REVIEW: ‘Kimi’ Hits a Kinetic Stride for Surveillance Thrillers

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Kimi - But Why Tho

You probably watch HBO Max on a device that knows your location or something that you’ve connected to a virtual assistant. To add on, we all know that our phones, smartwatches, and personal home assistants are collecting too much of our data all at once, or we’ve read about how Fitbit data has helped charge murderers. The Steven Soderbergh directed Kimi uses surveillance tech and the companies that own it to tell a simplistic but kinetic thriller starring Zoë Kravitz and features a screenplay from frequent collaborator David Koepp.

Angela is an agoraphobic analyst for Kimi, a product inspired by Alexa (and with a nod to an Amazon lawsuit to boot). Her job requires that she watch customers’ streams of interactions with the home assistant that don’t go as planned. She logs in regional slang to keep Kimi from making mistakes for Southerners who call paper towels “kitchen paper” or to mark vulgarity so that the AI doesn’t repeat inappropriate messages. One day, she hears something violent, and her obsessive behavior pushes her to solve the mystery and wind up in extraordinary danger.

As a protagonist, Kravitz as Angela holds your focus. Kimi showcase the monotony of Angela’s life and the reason behind it by opening with her daily routine. Cycling, working, texting a neighbor, and having a panic attack when she attempts to open her front door. You’re immediately dropped into Angela’s life and it isn’t until halfway through the film that you get any other actors doing more than acting through her screen.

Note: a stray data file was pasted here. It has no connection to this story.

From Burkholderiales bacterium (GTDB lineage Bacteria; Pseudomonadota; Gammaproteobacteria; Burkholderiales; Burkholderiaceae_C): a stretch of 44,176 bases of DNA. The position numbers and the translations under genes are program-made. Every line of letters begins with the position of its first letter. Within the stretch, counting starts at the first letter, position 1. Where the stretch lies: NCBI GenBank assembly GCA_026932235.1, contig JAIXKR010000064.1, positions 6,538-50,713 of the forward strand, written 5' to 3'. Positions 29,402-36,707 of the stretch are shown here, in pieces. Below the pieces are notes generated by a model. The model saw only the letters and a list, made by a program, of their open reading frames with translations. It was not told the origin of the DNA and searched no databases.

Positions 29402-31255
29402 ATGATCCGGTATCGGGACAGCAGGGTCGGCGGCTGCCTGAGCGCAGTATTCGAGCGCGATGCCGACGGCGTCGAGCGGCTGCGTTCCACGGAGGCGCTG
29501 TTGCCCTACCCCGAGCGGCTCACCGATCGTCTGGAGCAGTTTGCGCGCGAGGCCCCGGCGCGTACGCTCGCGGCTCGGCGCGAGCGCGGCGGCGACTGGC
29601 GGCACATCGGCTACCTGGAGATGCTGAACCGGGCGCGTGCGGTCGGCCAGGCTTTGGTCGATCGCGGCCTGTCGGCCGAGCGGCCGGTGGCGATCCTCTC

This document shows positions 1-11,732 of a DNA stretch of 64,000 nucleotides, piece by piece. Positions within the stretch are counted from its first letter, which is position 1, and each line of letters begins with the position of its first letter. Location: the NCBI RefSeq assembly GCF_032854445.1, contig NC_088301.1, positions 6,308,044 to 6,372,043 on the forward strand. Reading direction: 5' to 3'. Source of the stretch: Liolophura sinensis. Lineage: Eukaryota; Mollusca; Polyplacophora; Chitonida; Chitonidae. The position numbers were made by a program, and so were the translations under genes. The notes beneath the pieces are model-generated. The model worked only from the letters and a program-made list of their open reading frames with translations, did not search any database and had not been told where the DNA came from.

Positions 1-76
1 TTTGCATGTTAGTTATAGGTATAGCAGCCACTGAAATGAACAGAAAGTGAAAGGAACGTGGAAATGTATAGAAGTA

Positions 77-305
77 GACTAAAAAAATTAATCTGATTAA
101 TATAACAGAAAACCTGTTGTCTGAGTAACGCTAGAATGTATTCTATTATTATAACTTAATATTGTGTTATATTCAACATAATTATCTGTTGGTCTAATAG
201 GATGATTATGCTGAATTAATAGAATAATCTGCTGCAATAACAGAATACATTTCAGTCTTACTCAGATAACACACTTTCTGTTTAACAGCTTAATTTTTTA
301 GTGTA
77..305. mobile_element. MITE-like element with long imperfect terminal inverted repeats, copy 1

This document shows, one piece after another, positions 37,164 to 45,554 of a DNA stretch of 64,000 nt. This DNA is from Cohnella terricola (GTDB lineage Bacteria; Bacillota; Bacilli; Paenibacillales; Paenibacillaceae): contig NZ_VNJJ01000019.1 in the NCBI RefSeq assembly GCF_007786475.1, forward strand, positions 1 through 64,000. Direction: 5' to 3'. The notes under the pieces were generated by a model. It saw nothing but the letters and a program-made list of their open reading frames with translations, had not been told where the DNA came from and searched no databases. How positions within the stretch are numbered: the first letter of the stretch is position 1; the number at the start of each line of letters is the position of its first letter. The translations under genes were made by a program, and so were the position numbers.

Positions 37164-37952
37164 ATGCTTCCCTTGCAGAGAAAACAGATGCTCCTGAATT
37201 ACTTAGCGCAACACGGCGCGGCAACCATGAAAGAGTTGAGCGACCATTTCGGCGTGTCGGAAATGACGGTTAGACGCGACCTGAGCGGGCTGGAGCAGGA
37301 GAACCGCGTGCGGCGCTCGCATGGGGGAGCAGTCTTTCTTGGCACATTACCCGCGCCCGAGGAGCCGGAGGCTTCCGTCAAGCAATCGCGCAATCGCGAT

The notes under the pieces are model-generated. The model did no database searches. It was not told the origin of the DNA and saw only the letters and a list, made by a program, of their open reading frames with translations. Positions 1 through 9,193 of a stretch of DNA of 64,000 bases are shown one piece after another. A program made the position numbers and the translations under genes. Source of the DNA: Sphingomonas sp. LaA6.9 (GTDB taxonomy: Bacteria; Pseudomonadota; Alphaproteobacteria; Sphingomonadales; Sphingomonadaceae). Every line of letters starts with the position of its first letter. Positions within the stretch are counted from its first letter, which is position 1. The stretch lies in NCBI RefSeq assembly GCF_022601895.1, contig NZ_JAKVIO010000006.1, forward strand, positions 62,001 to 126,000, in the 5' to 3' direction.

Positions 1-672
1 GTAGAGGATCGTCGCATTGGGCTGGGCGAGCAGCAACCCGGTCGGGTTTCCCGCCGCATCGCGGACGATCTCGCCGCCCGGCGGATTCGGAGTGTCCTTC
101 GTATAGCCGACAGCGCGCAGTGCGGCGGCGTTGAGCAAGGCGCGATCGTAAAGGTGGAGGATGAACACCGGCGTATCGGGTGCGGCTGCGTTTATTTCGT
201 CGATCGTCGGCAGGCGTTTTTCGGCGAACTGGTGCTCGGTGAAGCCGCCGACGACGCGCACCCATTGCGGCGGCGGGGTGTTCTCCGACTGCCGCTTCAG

This allows Kravitz to build her character, small personality elements that come together to create a whole person who is shaken by trauma. While we don’t know the full scope, the choice is made to set Kimi in our world – and by that, I mean one where COVID-19 happened. Instead of using COVID-19 as a prop or some moral presentation, the pandemic is a fact of life and one that has helped Angela’s agoraphobia.  While the pandemic isn’t necessarily a large part of Kimi’s plot, Soderbergh and Keopp do give a great example of how to use reality as impact instead of a gimmick and should be applauded.

Kimi excels because Kravitz pushes it forward. Her tenacity in the face of her fear draws you into the mystery as she pieces everything together and you root for her when she gets a chance for a little bit of action. And I do mean a little bit of action, as the final act becomes a completely different story that puts the violence at its center. The pace shifts from an investigative obsession to running for her life.

That said, Kimi’s main fault is that Soderbergh and Keopp don’t add anything with their mentions of trauma or look into isolation and agoraphobia. Both elements are rife for exploration, especially given the extreme vulnerability that Kravitz brings to her character. Instead, Kimi is a vehicle to explore the nightmarish ends that surveillance and capitalism create when they converge. While this works perfectly to keep tension and drive an energetic look at the genre, I can’t help but feel that Soderbergh left too much on the table.

Even for its faults though, Kimi is kinetic. It’s a solid take on surveillance and while there are elements that could use more teeth, what’s there works. Not to mention it also has me extremely excited and in need of more direct-to-streaming Soderbergh titles and Zoë Kravitz-led films in equal measure.

Kimi is streaming now exclusively on HBO Max.


Kimi
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    Rating - 8/10
8/10

TL:DR

Even for its faults though, Kimi is kinetic. It’s a solid take on surveillance and while there are elements that could use more teeth, what’s there works. Not to mention it also has me extremely excited and in need of more direct-to-streaming Soderbergh titles and Zoë Kravitz-led films in equal measure.